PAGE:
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Grand jury indicts 18 in Mexico-to-Ohio heroin, money laundering and immigration document conspiracies

Grand jury indicts 18 in Mexico-to-Ohio heroin, money laundering and immigration document conspiracies

COLUMBUS, Ohio – A federal grand jury has charged 18 individuals in conspiracies to distribute kilogram quantities of heroin, launder money back to Mexico and run a fake immigration identification business. The charges follow a multiagency investigation led by U.S. Immigration and Customs Enforcement’s (ICE) Homeland Security Investigations (HSI) and the Delaware County Drug Task Force.

The superseding indictment was returned Sept. 24, and 14 of the defendants were arrested in Central Ohio Tuesday. Custody will be sought for four defendants in California.

According to the 16-count indictment, Diego Ernesto Castaneda-Garcia was allegedly the leader of a drug trafficking organization that received imported heroin from Mexico, repackaged it into user quantities and sold it to heroin users in and around Central Ohio.

It was further a part of the alleged drug conspiracy that defendants would arrange for workers to be smuggled into the United States from Mexico for arrival in Central Ohio to distribute heroin.

Co-conspirators allegedly packaged heroin into foil balls called “fichas” – which roughly translates to “coins” in English – containing 1/10th of a gram of narcotics. Heroin was sold to users in public parking lots by “runners” who charged $100 for a group of 15 coins.

The indictment details that one co-conspirator would act as a dispatcher taking calls and coordinating runners. Other defendants would arrange for apartments to rent for the runners to live in and purchase vehicles for runners. Other co-conspirators would create fake identification documents for the workers, including drivers licenses, permanent resident alien cards and Social Security cards. It was also a part of the alleged drug conspiracy that individuals would register automobiles and license tags in false names or in the name of a U.S. citizen in order to avoid the attention of law enforcement.

Defendants allegedly wired money on multiple occasions from storefronts in Columbus to Nayarit, Mexico.

“Special Agents with HSI and our local, state and federal partners have once again taken down a sophisticated international drug trafficking operation, suspected of untold harm in our community,” said Vance Callander, special agent in charge of HSI for Michigan and Ohio. “This organization went to great lengths to conceal their activities from law enforcement. However, today’s arrests demonstrate that HSI and our partners will be unyielding in our efforts to take down those who seek to profit from poisoning our community.”

“I’m extremely proud of the hard work and diligence of the Delaware County Drug Task Force. This is quite possibly the most complex and broad-reaching investigation that our Drug Task Force has been involved in,” said Delaware County Sheriff Russell Martin. “The pervasive nature of this crime and the international implications are affirmation that these indictments and arrests could not have occurred without our state and federal partners. We are hopeful these arrests will have an impact on the illegal drug trade in the region.”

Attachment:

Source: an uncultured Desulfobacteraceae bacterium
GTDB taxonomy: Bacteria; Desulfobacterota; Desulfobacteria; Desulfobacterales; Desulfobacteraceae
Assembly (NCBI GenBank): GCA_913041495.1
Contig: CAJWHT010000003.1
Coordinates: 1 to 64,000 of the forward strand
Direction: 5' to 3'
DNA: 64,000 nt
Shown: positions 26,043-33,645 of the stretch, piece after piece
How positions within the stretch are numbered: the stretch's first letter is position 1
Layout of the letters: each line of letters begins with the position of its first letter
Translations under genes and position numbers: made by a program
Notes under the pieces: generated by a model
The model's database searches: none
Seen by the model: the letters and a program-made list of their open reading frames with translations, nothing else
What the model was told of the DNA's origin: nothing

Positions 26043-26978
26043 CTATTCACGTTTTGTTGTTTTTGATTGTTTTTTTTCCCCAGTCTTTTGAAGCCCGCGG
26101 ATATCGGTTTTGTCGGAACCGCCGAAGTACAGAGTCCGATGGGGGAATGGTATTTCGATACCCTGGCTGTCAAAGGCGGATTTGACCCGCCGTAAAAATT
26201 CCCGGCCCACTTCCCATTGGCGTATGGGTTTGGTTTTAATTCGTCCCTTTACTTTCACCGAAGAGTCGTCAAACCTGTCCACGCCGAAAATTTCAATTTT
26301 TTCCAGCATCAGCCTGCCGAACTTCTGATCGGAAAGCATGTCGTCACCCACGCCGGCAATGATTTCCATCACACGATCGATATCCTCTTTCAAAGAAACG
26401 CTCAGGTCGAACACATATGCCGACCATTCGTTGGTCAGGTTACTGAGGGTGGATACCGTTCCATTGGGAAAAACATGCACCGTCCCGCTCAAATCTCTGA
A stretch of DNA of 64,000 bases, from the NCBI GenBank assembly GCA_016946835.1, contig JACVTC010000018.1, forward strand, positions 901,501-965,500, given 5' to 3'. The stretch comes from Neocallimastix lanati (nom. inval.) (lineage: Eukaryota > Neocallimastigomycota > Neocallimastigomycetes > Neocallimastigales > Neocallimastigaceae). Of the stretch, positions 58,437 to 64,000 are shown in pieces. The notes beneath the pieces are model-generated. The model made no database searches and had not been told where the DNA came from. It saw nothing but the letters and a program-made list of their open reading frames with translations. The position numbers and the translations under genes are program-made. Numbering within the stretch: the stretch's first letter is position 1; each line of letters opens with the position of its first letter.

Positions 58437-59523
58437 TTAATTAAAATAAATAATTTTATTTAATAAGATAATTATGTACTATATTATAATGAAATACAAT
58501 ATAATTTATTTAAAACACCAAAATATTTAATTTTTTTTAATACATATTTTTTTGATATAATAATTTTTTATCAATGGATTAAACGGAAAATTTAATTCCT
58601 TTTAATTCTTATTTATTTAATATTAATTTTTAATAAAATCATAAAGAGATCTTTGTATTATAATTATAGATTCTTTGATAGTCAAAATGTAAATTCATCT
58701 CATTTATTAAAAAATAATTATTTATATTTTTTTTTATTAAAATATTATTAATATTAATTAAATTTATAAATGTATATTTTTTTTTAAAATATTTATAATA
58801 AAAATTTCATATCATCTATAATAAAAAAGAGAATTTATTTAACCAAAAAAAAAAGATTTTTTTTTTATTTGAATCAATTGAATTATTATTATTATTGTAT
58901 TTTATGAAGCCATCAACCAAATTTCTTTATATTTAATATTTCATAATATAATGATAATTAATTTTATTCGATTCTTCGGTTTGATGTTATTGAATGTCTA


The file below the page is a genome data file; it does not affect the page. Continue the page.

According to the indictment, a group associated with the drug traffickers was involved in the business of creating fake identification documents. This was for members of the drug trafficking group as well as members of the public who were purchasing driver’s licenses, lawful permanent resident cards and U.S. Social Security cards. The business was called “Chilango’s Perfumes” and perfumes was allegedly used as a code word for fake documents. Customers allegedly paid $120 for a “full set” – a Social Security card and resident alien card.

For example, Julia Martinez-Alvarez received a phone call from a Spanish-speaking female on August 15 who said, “I was calling you because I wanted perfume.”
Martinez-Alvarez allegedly responded, “Of course. To place your order, I need a frontal photo, with the hair up, no earrings, no glasses. Send me the photo, name, date of birth and nationality…”

Conspiring to possess with intent to distribute one kilogram or more of heroin is a federal crime punishable by up to life prison. Laundering and conspiring to launder money, conspiring to create and creating fraudulent identification documents are each crimes punishable by up to 10 years in prison.

U.S. Attorney Glassman commended the cooperation of federal, state and local law enforcement, both in investigating this case and executing multiple arrests today.

Those agencies include:

  • Delaware Country Drug Task Force
  • Delaware County Sheriff’s Office
  • Ohio Attorney General’s Bureau of Criminal Investigations (BCI)
  • IRS Criminal Investigation
  • Dublin Police Department
  • Ohio State Highway Patrol
  • Westerville Police Department
  • Delaware Police Department
  • Ohio National Guard Counter Drug Task Force
  • U.S. Border Patrol
  • United States Marshals Service
  • Columbus Division of Police
  • U.S. Customs and Border Protection Air and Marine Unit
  • FBI 
  • Franklin County Sheriff’s Office
  • ICE Enforcement and Removal Operations


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Last Reviewed/Updated: 09/26/2019